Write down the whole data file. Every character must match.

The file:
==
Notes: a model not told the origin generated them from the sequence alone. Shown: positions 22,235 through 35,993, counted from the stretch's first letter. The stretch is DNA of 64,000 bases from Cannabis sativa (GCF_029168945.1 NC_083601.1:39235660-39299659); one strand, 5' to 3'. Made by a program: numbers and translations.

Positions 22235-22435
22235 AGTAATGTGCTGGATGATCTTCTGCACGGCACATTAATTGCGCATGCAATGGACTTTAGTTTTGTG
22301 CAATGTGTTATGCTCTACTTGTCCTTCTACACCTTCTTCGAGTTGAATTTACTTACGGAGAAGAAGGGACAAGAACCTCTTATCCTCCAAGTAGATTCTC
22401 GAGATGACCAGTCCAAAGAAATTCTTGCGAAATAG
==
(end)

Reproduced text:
Notes: a model not told the origin generated them from the sequence alone. Shown: positions 22,235 through 35,993, counted from the stretch's first letter. The stretch is DNA of 64,000 bases from Cannabis sativa (GCF_029168945.1 NC_083601.1:39235660-39299659); one strand, 5' to 3'. Made by a program: numbers and translations.

Positions 22235-22435
22235 AGTAATGTGCTGGATGATCTTCTGCACGGCACATTAATTGCGCATGCAATGGACTTTAGTTTTGTG
22301 CAATGTGTTATGCTCTACTTGTCCTTCTACACCTTCTTCGAGTTGAATTTACTTACGGAGAAGAAGGGACAAGAACCTCTTATCCTCCAAGTAGATTCTC
22401 GAGATGACCAGTCCAAAGAAATTCTTGCGAAATAG